When Maggie Young started writing a memoir about the 23 men she slept with between the ages of 16 and 26, she didn’t expect it to become a liberating and relatable story for women living in an age still plagued by misogynistic treatment, absurd double standards, and impossible expectations.

But that’s exactly what Just Another Number is: A raw, honest reflection on her adolescence through early adulthood that fearlessly details her struggles with bulimia, drugs, the military, and her dependence on male approval. Self aware and unafraid to offend with her brutal sense of humor, Young weaves an addictive story that combines some of our favorite guilty reading pleasures (sex, corruption, deceit...) with thoughtful musings about self-esteem, feminism, and personal growth. The entire book is worth a read, but for now, check out our brief interview with its bad ass author:

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Where do your ideas about feminism come from?

For the longest time, women couldn't vote. They couldn't own property. They couldn't hold self supporting jobs. I don't think they were even allowed to own credit cards until the 70s. With very few exceptions, a woman's only way to survive was through marriage. So naturally, her whole life revolved around being ideal wife material. A woman's entire frame of mind was structured around being alluring and pleasing to men. When you think about it, the feminist progressions of the last 100 years are a very rapid shift after thousands of years of patriarchy. What’s happened is that our social and emotional evolution hasn’t caught up to our economic and political evolution.

How do you think the military is handling that evolution?

They’re making progress, but the military is still very behind on gender equality. Yes, troops are trained in sexual harassment, told to watch cheesy videos, and are, at face value, educated on how to serve with the opposite sex. But do you remember the way we all rolled our eyes and made dick jokes during the slideshow of a woman covered in eye herpes for Sex Ed junior year? That's what military sexual harassment training is like.

Why is that, do you think?

The military is very caught up in their traditional image — a WWII poster of glorious boys in uniform marching through a parade after defeating the bad guys — and women are a threat to that image. From what I saw, their way of putting them in their place was to sexualize them. When the ship was made aware that a female would be boarding, the men would place bets on who would fuck her first. As soon as she arrived on board, they would gather in conversations about her body, her face, the way her ass looked in uniform, the way she looked at a man, whether or not she seemed like a good girl or a whore, and so on and so forth.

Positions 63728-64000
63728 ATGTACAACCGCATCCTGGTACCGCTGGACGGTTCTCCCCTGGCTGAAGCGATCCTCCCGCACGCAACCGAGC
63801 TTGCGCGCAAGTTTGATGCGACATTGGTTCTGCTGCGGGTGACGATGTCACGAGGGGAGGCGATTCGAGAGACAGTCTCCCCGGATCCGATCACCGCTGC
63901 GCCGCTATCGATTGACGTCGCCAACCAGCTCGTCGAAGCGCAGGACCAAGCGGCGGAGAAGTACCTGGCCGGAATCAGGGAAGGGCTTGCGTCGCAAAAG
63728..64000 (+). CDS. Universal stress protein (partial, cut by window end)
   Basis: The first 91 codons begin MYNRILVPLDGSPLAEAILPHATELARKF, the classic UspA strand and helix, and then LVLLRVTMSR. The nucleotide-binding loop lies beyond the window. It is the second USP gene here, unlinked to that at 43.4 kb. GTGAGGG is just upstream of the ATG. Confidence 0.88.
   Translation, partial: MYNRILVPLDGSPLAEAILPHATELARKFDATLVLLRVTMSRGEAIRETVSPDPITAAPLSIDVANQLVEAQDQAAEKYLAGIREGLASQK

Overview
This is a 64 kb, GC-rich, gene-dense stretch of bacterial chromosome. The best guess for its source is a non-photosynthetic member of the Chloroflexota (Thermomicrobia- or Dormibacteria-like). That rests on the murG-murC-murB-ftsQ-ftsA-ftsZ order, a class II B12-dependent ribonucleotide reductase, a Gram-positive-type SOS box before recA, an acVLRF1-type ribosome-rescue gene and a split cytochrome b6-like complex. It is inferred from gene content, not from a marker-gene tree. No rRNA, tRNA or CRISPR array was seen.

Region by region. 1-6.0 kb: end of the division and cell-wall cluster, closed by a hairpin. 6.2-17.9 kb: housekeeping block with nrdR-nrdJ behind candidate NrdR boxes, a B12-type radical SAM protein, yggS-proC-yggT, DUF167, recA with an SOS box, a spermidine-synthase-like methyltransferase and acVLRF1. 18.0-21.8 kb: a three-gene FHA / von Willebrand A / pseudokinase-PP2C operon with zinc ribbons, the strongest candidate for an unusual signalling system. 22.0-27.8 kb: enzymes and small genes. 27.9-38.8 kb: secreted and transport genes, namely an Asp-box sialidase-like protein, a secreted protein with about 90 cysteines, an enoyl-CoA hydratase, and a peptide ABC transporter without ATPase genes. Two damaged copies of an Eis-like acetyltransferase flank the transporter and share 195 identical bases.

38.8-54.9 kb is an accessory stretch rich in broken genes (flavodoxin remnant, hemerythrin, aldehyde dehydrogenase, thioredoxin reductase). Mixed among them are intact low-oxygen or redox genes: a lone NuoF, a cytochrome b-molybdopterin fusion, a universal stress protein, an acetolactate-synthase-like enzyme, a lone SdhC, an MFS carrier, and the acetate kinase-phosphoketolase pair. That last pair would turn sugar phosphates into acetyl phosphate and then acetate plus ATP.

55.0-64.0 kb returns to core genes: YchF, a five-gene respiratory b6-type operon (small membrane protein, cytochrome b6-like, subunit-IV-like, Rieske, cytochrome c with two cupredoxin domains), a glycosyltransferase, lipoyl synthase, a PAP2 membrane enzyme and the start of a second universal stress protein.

So it’s hard to escape harsh scrutiny and objectification as a female on the ship?

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A woman is never considered a sailor in the Navy. She is either a dyke or a slut. I remember being warned in boot camp not to sleep with a man on the ship because the second I did, I would be considered a whore my entire enlistment. And it was true. If you sleep with them, you're a whore. If you don't, you're a dyke.

How did you handle that?

I thrived off male attention because it was my means of valuation, so I slept with them. Then I was considered one of the biggest sluts on the ship, and this was emotionally detrimental because I cared so much about what men thought.

Is that something you still care strongly about?

For as long as I can remember, it was ingrained in my brain that my ultimate goal in life was to find love. It was in my Disney movies, my magazines, and my social interactions. But it’s an outdated myth that women need men. Unless a man is a positive addition to our life, his purpose has expired.

Just Another Number is available now

Images via Maggie Young

Marissa is an NYC-based writer who loves feminism, doughnuts, and being outside. She's not a huge fan of writing personal bios, but she does love writing pretty much anything else. Read more of her work at marissadubecky.com.

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